For our followers I'm sorry we've not been able to entertain you with a new blog for a while.... we've been interrupted with several events. First Grebe and her sister arrived.
I woke, began my normal morning routine, waited till just after dawn and headed out to the goat paddock to give them breakfast. On opening the door I saw a face, lying on the straw, it was smaller than what I was used to seeing. It took my brain a good few seconds to process that it was a goat, only it was a baby goat!
Then I spotted Grebe, neither of them looked very well, both babies were cold, Grebe had her head up at least. I grabbed both tucked them into my coat. It wasn't a cold morning, just a slight chill in the air, the air inside the shed was warm enough though. I was confused as both babies were clean so mum, I was thinking Heidi who was due, had just not looked after them beyond cleaning them up.
I rushed them into the kitchen putting my coat on top of the aga, putting both babies on top rubbing them both, trying to revive Grebes sister. I think I knew she was dead but I tried anyway. I rushed Grebe back down to the goat shed knowing that she was hungry and she'd obviously not fed. On getting there I noticed that it wasn't Heidi who'd given birth.... It was Hettie, a goat who showed no signs of being pregnant! and she'd developed no udder!!!
I took Grebe back into the house and tried to call Steve, he was on his way home I I knew that our friends nearby milked their goats and they had the highly important colostrum frozen ready for emergencies just like this.
I tried again with Grebes sister, but her eyes had that grey glassed over look and I knew she'd probably died long before I'd got to her. She was bigger than Grebe, highly likely first born, and whilst mum cleaned them she did nothing further, she couldn't she had nothing to feed them with. Grebe was probably only alive as she'd been born later.
Steve arrived home to the words 'We have a problem!' I wish you could have seen his face! He shot straight back out to visit our friends, bursting in during milking time and managed to put the right words together just about. Classic panicked new dad type of situation I think. He came rushing back home and ran over the field confusing the hell out of our neighbours who thought he must be desperate for a brew clutching all those bottles of milk and desperate to have a wee at the pace he was moving!.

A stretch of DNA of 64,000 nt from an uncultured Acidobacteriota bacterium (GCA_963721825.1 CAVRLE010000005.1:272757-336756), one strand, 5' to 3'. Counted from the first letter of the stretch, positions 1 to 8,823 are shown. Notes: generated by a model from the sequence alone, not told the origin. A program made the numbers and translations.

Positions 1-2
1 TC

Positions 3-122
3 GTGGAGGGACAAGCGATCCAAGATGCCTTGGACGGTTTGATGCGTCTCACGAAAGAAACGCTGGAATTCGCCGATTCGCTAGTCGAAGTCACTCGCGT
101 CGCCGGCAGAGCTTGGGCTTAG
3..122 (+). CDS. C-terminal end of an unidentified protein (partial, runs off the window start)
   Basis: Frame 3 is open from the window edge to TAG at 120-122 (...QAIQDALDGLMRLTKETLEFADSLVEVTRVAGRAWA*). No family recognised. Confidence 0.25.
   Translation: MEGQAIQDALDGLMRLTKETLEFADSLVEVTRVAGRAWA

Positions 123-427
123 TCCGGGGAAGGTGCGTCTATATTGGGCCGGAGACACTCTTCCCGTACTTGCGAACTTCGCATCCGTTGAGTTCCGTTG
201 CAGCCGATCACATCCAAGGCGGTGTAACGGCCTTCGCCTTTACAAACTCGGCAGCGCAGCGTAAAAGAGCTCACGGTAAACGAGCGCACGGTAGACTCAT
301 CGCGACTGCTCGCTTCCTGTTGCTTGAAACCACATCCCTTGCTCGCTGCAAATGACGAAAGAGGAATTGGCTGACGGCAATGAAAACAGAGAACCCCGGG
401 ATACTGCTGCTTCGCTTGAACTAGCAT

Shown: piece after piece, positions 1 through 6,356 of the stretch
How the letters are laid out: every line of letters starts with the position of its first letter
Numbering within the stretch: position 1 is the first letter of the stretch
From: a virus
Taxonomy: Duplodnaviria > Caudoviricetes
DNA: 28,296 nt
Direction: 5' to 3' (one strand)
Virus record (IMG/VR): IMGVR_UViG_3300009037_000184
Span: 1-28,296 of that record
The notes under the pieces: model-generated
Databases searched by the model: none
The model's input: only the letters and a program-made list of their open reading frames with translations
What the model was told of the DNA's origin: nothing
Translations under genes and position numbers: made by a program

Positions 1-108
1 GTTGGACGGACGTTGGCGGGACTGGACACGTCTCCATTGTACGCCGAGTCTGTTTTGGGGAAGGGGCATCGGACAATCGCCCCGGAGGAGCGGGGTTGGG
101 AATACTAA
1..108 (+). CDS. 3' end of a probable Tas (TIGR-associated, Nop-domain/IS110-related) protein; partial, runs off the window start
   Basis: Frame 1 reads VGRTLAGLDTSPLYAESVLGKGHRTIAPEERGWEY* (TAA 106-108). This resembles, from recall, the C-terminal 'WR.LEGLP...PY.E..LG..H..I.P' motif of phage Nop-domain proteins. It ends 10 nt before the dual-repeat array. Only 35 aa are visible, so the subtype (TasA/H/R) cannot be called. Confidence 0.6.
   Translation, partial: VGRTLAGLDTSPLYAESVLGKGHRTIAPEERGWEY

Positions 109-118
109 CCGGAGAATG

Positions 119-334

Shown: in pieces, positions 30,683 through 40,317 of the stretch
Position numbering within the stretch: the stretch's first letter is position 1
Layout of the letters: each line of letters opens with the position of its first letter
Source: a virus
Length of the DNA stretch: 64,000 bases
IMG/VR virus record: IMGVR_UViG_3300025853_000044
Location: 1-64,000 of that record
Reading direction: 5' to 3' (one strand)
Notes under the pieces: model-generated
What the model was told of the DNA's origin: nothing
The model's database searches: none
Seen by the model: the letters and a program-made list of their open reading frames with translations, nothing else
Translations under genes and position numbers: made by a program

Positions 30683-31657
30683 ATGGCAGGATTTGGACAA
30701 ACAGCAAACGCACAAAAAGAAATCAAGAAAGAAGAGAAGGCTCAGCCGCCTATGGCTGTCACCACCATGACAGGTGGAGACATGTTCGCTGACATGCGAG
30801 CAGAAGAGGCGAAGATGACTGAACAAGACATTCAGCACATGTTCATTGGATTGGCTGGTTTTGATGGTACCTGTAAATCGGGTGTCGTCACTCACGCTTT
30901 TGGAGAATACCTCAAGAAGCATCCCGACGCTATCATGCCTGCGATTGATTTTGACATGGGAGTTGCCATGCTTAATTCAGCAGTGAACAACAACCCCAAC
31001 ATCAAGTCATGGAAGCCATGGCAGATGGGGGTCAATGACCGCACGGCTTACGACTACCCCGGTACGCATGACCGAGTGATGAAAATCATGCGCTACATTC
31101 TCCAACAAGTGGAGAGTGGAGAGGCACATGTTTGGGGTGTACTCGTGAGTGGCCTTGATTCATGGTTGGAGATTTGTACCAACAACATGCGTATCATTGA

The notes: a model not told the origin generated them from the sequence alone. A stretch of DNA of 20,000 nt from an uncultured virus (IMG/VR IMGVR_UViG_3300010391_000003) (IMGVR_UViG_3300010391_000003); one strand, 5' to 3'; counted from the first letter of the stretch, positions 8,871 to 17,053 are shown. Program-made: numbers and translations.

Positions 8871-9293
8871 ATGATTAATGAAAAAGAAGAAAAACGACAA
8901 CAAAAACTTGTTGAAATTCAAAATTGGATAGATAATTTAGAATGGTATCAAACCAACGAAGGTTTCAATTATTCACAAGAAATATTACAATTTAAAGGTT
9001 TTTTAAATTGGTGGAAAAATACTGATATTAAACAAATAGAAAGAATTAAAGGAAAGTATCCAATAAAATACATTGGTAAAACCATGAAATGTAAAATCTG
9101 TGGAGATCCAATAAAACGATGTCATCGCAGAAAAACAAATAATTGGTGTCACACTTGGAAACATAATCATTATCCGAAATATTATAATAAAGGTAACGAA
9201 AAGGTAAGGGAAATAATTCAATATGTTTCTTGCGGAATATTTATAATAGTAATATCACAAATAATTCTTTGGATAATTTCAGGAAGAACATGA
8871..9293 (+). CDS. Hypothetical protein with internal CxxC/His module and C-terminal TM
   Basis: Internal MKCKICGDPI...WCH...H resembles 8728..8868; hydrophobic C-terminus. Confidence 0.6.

We fed Grebe, it took hours to warm her up, but we got there. Our assessment is that a new baby goat cannot sustain both body heat and life without food for very long, they'd been too long since birth, and we suspect that both were premature. We've been bottle feeding Grebe ever since, which has been very hard work.
We then have been expecting others to arrive, proudly stating that Heidi was close...... Apparently not, it took nearly 3 1/2 weeks for her to give birth.
So finally on Friday 7th April we have visitors staying. Steve went to put more hay out and shouted from the goat paddock 'Her waters have broken!'.
I rushed down to the shed to find mum was straining. This is where I say thank you to everyone to posts videos on YouTube!. I had a nose (she was starting to breath) and no feet. That was a problem. Goats should present two feet and their nose tucked nicely between them.
Needless to say she was pushing both out at the same time, and one was reversing out. After some assistance I helped deliver two healthy babies.
One girl named Willow and a smaller boy called Idris. Idris was within 12hours rejected by mum, it happens, not always obvious reasons. He now hangs around with Grebe.
During all this both Steve and I have fought through a viral thing, it gave us a cold, headaches and zapped all our energy. I'm just recovering but still take more breaks than normal.
On another positive note the weather has dried up and our land is drying out, and when I'm fully recovered I'm lining myself up for a whole list of jobs to do.